Federal investigators are reopening the Emmett Till case, which started with the kidnapping and brutal murder of a black child in Mississippi in 1955.
The Associated Press reports that the U.S. Justice Department said it would take another look at the case, closed in 2007, in a report to Congress in March.
The report does not contain details about the new information, but did coincide with the publication of a book titled “The Blood of Emmett Till.
Till, who was 14 at the time of his death, was murdered while visiting relatives in from Chicago. During the visit, Till and his cousins visited a store in Money owned by Roy and Carolyn Bryant, who said that Till grabbed her her arm, put his hands on her waist and made sexually suggestive comments.
Bryant and his brother, J.W. Milam, later kidnapped Till from his relatives’ home. Days later, Till’s body was found. He had been been badly beaten and shot. A cotton gin fan had been tied around his neck with barbed wire before he was thrown in the Tallahatchie River.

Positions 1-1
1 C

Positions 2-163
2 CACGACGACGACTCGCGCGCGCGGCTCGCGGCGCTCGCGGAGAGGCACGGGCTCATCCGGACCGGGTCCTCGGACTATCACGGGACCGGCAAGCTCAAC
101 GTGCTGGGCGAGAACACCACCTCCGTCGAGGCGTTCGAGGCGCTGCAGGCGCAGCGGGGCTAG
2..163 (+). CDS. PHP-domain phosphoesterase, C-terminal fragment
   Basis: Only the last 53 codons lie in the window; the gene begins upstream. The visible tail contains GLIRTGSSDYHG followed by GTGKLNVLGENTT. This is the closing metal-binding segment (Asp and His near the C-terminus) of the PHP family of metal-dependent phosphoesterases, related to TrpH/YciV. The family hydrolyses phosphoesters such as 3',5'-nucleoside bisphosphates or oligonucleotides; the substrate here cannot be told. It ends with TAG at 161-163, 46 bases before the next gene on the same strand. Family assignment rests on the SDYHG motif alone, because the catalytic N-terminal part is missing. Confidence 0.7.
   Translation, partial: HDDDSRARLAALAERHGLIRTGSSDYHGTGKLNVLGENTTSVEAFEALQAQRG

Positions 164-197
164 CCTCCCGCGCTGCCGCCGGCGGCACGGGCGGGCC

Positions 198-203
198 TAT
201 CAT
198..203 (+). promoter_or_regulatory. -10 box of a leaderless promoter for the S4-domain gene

An open-casket photo of Till published in Jet magazine helped galvanize the modern civil-rights era. Roy Bryant and Milam were acquitted of the murders, but later confessed in a magazine interview.
In the new book on Till, Carolyn Bryant (now Donham) said she fabricated aspects of her testimony during her husband’s trial.
In June, Wheeler Parker, a cousin to Till and eye-witness to the events that took place in 1955, visited Mississippi for the rededication of a marker commemorating the case on the Tallahatchie River in Glendora. A previous marker was riddled with bullets in 2016.